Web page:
• Suicidal thoughts are common in early grief.  If they're reoccurring, call a suicide hotline.  I felt that way early on, but then realized it wasn't that I wanted to die so much as I didn't want to go through what I'd have to face if I lived.  Back to taking a day at a time.  Suicide Hotline - Call 1-800-273-8255 or www.crisis textline.org or US and Canada: text 741741 UK: text 85258 | Ireland: text 50808
  • Give yourself permission to smile.  It is not our grief that binds us to them, but our love, and that continues still.
  • Try not to isolate too much.  
  • There's a balance to reach between taking time to process our grief, and avoiding it...it's good to find that balance for yourself.  We can't keep so busy as to avoid our grief, it has a way of haunting us, finding us, and demanding we pay attention to it!  Some people set aside time every day to grieve.  I didn't have to, it searched and found me!
  • Self-care is extremely important, more so than ever.  That person that would have cared for you is gone, now you're it...learn to be your own best friend, your own advocate, practice self-care.  You'll need it more than ever.
  • Recognize that your doctor isn't trained in grief, find a professional grief counselor that is.  We need help finding ourselves through this maze of grief, knowing where to start, etc.  They have not only the knowledge, but the resources.
  • In time, consider a grief support group.  If your friends have not been through it themselves, they may not understand what you're going through, it helps to find someone somewhere who DOES "get it". 
  • Be patient, give yourself time.  There's no hurry or timetable about cleaning out belongings, etc.  They can wait, you can take a year, ten years, or never deal with it.  It's okay, it's what YOU are comfortable with that matters.  
  • Know that what we are comfortable with may change from time to time.  That first couple of years I put his pictures up, took them down, up, down, depending on whether it made me feel better or worse.  Finally, they were up to stay.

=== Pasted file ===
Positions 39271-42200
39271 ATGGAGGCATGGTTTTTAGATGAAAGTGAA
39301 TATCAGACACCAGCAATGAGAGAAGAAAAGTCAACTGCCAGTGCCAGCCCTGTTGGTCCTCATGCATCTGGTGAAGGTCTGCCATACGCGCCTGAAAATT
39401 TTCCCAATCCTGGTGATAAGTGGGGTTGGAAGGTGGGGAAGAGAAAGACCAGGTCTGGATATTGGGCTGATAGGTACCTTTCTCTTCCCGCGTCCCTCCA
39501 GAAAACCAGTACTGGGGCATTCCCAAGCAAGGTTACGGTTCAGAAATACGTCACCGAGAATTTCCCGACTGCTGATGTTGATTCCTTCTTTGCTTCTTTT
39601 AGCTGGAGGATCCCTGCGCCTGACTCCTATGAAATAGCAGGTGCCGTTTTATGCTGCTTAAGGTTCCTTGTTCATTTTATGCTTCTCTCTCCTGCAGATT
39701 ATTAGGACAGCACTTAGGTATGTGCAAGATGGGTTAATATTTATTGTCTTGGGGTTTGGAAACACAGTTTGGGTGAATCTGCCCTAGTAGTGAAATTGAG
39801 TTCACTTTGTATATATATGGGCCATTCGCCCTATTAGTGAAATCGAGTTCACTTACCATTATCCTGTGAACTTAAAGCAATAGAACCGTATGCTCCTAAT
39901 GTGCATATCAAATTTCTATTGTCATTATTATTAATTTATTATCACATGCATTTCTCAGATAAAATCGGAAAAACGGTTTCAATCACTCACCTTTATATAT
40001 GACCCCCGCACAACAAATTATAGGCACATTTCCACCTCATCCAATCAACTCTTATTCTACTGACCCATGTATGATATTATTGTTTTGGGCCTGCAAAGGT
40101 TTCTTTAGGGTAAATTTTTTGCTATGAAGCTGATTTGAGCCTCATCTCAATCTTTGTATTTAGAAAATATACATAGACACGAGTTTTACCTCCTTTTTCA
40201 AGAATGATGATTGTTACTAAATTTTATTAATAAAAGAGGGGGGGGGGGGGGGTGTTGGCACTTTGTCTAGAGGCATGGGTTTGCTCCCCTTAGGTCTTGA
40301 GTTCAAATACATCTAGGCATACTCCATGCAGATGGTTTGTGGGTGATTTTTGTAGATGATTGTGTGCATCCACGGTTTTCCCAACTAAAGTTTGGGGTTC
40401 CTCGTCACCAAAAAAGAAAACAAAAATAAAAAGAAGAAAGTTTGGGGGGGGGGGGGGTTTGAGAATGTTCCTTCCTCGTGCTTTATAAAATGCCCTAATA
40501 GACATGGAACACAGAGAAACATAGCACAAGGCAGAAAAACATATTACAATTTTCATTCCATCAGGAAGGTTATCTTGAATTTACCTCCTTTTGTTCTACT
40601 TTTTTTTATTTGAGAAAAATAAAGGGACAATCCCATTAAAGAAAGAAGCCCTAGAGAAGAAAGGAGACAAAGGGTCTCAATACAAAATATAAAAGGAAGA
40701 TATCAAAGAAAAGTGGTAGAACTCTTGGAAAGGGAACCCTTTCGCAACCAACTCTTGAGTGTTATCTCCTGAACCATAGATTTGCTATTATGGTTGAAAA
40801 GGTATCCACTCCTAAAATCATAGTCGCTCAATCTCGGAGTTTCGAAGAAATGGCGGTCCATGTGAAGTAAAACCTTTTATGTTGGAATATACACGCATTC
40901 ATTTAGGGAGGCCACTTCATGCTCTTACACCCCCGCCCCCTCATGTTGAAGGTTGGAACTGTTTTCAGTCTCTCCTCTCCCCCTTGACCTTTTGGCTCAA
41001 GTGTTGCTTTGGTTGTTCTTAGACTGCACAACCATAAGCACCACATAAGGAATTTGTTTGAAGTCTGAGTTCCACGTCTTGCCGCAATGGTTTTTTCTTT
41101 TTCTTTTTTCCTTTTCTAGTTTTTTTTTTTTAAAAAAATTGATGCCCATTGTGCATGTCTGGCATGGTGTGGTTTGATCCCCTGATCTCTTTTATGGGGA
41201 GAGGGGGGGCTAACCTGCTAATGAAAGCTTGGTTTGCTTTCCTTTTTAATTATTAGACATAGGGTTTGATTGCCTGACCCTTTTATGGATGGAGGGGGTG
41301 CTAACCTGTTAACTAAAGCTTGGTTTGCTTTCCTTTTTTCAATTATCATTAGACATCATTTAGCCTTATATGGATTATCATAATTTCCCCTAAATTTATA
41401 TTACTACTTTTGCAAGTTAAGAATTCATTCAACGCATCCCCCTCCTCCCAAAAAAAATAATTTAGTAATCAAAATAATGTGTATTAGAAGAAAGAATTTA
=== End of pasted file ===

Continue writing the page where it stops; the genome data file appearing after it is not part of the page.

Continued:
• Consider a pet.  Not everyone is a pet fan, but I've found that my dog helps immensely.  It's someone to love, someone to come home to, someone happy to see me, someone that gives me a purpose...I have to come home and feed him.  Besides, they're known to relieve stress.  Well maybe not in the puppy stage when they're chewing up everything, but there's older ones to adopt if you don't relish that stage.
  • Make yourself get out now and then.  You may not feel interest in anything, things that interested you before seem to feel flat now.  That's normal.  Push yourself out of your comfort zone just a wee bit now and then.  Eating out alone, going to a movie alone or church alone, all of these things are hard to do at first.  You may feel you flunked at it, cried throughout, that's okay, you did it, you tried, and eventually you get a little better at it.  If I waited until I had someone to do things with I'd be stuck at home a lot.
  • Keep coming here.  We've been through it and we're all going through this together.
  • Look for joy in every day.  It will be hard to find at first, but in practicing this, it will change your focus so you can embrace what IS rather than merely focusing on what ISN'T.  It teaches you to live in the present and appreciate fully.  You have lost your big joy in life, and all other small joys may seem insignificant in comparison, but rather than compare what used to be to what is, learn the ability to appreciate each and every small thing that comes your way...a rainbow, a phone call from a friend, unexpected money, a stranger smiling at you, whatever the small joy, embrace it.  It's an art that takes practice and is life changing if you continue it.
  • Eventually consider volunteering.  It helps us when we're outward focused, it's a win/win.

(((hugs))) Praying for you today.